Top cruise line executive: We’ll be back to full deployment within a year
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But one of the industry’s longest-serving executives on Thursday said he expected his brand, at least, to be back to full deployment by a year from now.
“Our ambition is to be fully operational by October (of 2021), even as soon as next summer,” Rick Sasso, chairman of MSC Cruises North America, said during a panel discussion at Seatrade Cruise Virtual, an online version of the cruise industry’s annual meetup.
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While a return to full deployment by next summer is possible, it would “depend on other events that we don’t control,” Sasso noted during the session, which was the closing event for the four-day cruise conference. The session was titled “This Time Next Year: A No-Holds-Barred Look into the Crystal Ball from Some of Cruising’s Most Forward-Thinking Leaders.”
In general, Sasso — a 49-year veteran of the cruise industry who has seen it all — was highly optimistic about a strong rebound of cruising over the coming year.
“This will evolve, and it will evolve quicker than we would have assumed even a month ago,” he said.
MSC Cruises North America is the North American division of MSC Cruises, one of the few major cruise lines that already has restarted limited sailings.
The Europe-based brand on Aug. 16 became the first major cruise line to restart sailings in the Mediterranean since the cruising shutdown began, with a single ship — the 4,842-passenger MSC Grandiosa.
Sasso noted that MSC Cruises planned to restart cruising with a second ship in the Mediterranean on Oct. 19. The line has 17 vessels.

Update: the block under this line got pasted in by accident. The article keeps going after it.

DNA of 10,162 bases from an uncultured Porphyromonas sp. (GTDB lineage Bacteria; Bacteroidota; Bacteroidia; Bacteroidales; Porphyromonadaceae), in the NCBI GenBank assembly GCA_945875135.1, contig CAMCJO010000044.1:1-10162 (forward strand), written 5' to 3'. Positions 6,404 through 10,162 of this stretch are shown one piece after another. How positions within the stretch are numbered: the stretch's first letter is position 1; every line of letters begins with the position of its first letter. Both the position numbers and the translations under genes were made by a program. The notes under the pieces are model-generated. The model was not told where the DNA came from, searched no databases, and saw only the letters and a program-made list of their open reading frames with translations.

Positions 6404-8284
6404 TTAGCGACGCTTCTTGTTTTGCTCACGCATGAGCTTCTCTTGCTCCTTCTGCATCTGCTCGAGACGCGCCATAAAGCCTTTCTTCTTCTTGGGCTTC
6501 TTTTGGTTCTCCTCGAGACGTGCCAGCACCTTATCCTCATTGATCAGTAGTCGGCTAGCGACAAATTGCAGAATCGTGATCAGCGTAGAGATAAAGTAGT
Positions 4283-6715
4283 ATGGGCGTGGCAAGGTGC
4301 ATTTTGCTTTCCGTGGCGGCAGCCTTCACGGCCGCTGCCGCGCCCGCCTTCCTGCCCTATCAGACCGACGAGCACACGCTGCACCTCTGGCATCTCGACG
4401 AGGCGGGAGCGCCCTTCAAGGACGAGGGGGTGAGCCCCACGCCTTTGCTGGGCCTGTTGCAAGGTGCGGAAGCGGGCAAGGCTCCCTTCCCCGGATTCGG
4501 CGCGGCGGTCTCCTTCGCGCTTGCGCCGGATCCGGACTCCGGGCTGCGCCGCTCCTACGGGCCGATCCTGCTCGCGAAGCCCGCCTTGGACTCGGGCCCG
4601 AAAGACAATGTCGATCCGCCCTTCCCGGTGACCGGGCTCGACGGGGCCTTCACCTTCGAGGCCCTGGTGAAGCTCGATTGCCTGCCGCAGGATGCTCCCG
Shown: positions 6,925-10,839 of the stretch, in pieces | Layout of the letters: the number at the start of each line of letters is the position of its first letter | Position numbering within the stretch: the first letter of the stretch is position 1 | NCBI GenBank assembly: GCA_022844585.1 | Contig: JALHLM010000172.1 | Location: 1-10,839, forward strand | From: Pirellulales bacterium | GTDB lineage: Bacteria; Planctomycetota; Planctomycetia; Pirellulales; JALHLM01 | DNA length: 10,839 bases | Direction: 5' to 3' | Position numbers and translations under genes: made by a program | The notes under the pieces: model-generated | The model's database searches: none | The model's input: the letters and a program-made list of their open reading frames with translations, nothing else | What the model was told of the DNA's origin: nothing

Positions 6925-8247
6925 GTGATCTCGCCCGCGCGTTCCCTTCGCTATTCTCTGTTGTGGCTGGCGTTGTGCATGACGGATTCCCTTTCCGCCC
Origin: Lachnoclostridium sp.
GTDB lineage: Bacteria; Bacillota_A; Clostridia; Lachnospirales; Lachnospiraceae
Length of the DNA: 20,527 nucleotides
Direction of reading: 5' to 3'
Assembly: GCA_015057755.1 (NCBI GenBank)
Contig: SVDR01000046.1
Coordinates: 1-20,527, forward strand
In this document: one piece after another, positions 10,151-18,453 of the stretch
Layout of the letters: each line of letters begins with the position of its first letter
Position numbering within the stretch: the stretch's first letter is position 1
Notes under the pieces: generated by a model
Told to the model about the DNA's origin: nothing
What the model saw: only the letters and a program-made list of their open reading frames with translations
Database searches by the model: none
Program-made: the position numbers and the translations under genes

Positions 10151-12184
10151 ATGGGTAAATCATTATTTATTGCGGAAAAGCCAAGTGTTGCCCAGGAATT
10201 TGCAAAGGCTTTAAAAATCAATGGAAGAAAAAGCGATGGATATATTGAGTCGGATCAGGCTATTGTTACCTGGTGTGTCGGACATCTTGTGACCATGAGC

“It certainly will be a gradual, staggered, evolving deployment schedule,” Sasso said. But he was optimistic the budding restart that’s been occurring in Europe and a few other places in recent months soon would spread everywhere in the world including North America.
“We hope that the North American deployment starts very soon,” he said.
Sasso wasn’t the only member of the panel who was upbeat about a strong comeback of cruising over the next 12 months.
Alex Sharpe, president and CEO of Signature Travel Network, one of North America’s largest travel agency networks, also was optimistic about a rebound of travel in general including cruising. He suggested that COVID restrictions only had made people want to travel more.
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“Travel becomes even more a need than a want or a luxury” Sharpe said. “It used to be that travel was lumped in with luxury goods. Now it’s really one of the core things that people and families in particular need.”
Sharpe said Signature Travel Network was seeing strong bookings for Europe and Alaska cruises for next summer.
“I do see Americans wanting desperately to get back to Europe, in particular,” Sharpe said. “I think European river cruising will lead that charge, because of the perception (the) smaller, more intimate, in-port-every-day-type of thing (is safer). We’re seeing it from a booking perspective. But I think that will just cascade into ocean cruising as well.”
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Another panelist, Virgin Voyages senior vice president for design and customer experience Dee Cooper, said cruising would get a boost over the coming year by huge pent-up demand.
Virgin Voyages, a start-up line back by Richard Branson’s Virgin Group, was just about to unveil its first ship, Scarlet Lady, in Miami in March when the new coronavirus forced a postponement. It’s now scheduled to begin sailing later this year.
A second Virgin Voyages vessel, Valiant Lady, is scheduled to debut in 2021.
“I think the sad but great thing is there’s loads of untapped demand to go back sailing,” Cooper said. “The Virgin brand attracts a lot of people that love it. We have the cruisers that love getting on the new ships, and there’s loads of pent-up demand to get on those new ships.”
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Featured image of courtesy of MSC Cruises
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